Still, analyzing many dreams at once offers insight into how our subconscious thoughts are shaped by the world around us. For example, as final exams concluded for many schools in May and June, uDreamed saw an uptick in the number of dreamers being unable to find their classrooms; Ufere anticipates the same trend as school starts up again this month. “We have also noticed that dream experiences seem continuous with activities the dreamer engaged in his/her waking life,” he says. “We ask dreamers, immediately after recording dream content, to associate their dream experience with events in their waking. For example, we find that 22.6 percent of dreams [in the database] are caused by an internal conflict, 21.3 percent by a recent stress or pressure, 20 percent by something observed recently, 19.8 percent by relationship concerns, and 16.3 percent by familial concerns.”

“The relationship that is emerging is intriguing,” Ufere says, “But we need more data across cultures and demographics to be able to generalize and make predictions.” (UDreamed has yet to launch globally, so their database of dreams is fed primarily by U.S. citizens, with a few dreamers from Africa and India.)

Barrett agrees that demographics is an extremely important factor when discussing common dreams. “It’s hard to talk about ‘common themes’ without specifying at least age range,” she says. “Children dream about all kinds of animals frequently: pets, jungle/zoo animals, and farmyard livestock. Animals in dreams drop off radically for adults. Dogs or cats are still reasonably common for pet owners but other animals become rare,” except when the dreamer has a profession such as farmhand or zookeeper. Even when it comes to something easily classified as an anxiety dream, the general content will differ by age. “By far the most common anxiety dream for children is of being chased by an evil human, animal, or monster,” Barrett explains. But by adulthood, we generally dream of taking tests or being naked in public.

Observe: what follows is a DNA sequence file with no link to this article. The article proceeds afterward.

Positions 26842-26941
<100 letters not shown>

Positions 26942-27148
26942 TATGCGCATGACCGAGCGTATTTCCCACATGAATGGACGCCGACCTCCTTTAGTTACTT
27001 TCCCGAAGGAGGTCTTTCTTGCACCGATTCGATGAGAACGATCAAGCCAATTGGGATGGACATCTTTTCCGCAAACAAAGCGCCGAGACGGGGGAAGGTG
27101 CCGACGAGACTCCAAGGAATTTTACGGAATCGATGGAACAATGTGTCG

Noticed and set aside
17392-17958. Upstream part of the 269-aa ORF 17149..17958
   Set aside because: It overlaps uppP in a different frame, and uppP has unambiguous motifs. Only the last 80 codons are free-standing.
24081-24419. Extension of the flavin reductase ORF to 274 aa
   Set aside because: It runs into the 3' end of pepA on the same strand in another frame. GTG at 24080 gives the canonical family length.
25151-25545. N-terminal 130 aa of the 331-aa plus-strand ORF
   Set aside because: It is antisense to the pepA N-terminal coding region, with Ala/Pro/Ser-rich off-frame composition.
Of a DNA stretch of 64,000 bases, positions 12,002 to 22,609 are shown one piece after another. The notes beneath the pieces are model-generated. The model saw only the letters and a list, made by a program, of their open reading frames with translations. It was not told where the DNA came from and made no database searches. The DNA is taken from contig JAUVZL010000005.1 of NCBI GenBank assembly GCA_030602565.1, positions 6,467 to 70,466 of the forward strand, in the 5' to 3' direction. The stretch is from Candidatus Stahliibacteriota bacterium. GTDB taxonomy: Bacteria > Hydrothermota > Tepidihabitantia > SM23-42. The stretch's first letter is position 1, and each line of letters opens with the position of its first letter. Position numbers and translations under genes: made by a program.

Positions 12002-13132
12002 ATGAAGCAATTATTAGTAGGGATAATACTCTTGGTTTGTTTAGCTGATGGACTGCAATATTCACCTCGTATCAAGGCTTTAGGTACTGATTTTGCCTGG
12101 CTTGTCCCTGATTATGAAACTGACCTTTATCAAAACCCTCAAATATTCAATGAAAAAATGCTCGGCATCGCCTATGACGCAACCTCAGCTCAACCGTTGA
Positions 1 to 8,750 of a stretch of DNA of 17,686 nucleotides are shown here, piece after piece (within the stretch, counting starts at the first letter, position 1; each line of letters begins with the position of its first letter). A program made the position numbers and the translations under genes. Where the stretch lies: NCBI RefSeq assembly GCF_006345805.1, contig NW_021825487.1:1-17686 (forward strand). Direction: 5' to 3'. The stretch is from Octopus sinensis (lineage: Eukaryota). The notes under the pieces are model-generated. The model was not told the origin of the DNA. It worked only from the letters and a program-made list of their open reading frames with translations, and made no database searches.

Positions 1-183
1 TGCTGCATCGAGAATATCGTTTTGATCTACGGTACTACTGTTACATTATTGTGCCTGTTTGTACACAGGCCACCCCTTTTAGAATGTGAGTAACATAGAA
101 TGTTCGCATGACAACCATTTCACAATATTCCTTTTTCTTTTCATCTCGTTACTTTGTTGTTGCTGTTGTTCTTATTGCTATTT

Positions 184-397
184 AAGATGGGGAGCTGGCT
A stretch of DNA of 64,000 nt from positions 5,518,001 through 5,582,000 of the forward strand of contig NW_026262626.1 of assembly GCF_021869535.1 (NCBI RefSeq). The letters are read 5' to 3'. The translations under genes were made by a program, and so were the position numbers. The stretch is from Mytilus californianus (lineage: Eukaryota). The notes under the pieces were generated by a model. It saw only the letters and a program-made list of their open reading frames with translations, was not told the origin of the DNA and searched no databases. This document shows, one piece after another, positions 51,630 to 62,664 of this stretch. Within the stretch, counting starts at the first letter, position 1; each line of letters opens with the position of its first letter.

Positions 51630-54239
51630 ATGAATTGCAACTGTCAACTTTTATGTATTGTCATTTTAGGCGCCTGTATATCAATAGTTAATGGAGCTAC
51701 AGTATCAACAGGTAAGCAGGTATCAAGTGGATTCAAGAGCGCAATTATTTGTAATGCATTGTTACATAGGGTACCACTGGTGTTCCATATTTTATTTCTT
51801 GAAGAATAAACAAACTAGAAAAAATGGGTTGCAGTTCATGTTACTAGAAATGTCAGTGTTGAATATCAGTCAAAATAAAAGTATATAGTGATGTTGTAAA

But just because dreams are common doesn’t mean they’re meaningful — or even interesting. For example, a frequently occurring dream for adults involves a social setting with people they seem to know and a feeling of okayness or vague positivity. Instead, much of dream research has been on themes that are “striking but not particularly common,” like sex dreams and dreams in which the dreamer commits violent acts. “Rare types of dreams that are either very desirable or extremely unpleasant are often studied with an eye toward what can increase or decrease their occurrence,” Barrett explains.

Ufere is intrigued by those rare dreams as well. He divides the dreams in uDreamed’s database into two categories, which he calls logical and illogical. “The logical dreams have a clear story and seem to be connected to waking events or unconscious thought,” Ufere explains. Some of the illogical recorded dreams, however, are completely bizarre, like that of the user who wrote, “I dreamed a ball’s circumference would determine the college my daughter would be accepted to, and we were anxiously waiting for a phone call about the radius.” Or, “my arm was a fork and I couldn’t bend my elbow.” Such dreams seem highly individual and show no apparent patterns (or not yet, anyway). For now, at least, they make for good stories — and make that whole naked-in-public thing seem a little less weird by comparison. Above all, they’re a helpful reminder that your subconscious has no rules.

There’s No Such Thing As a Universal Symbol in Dreams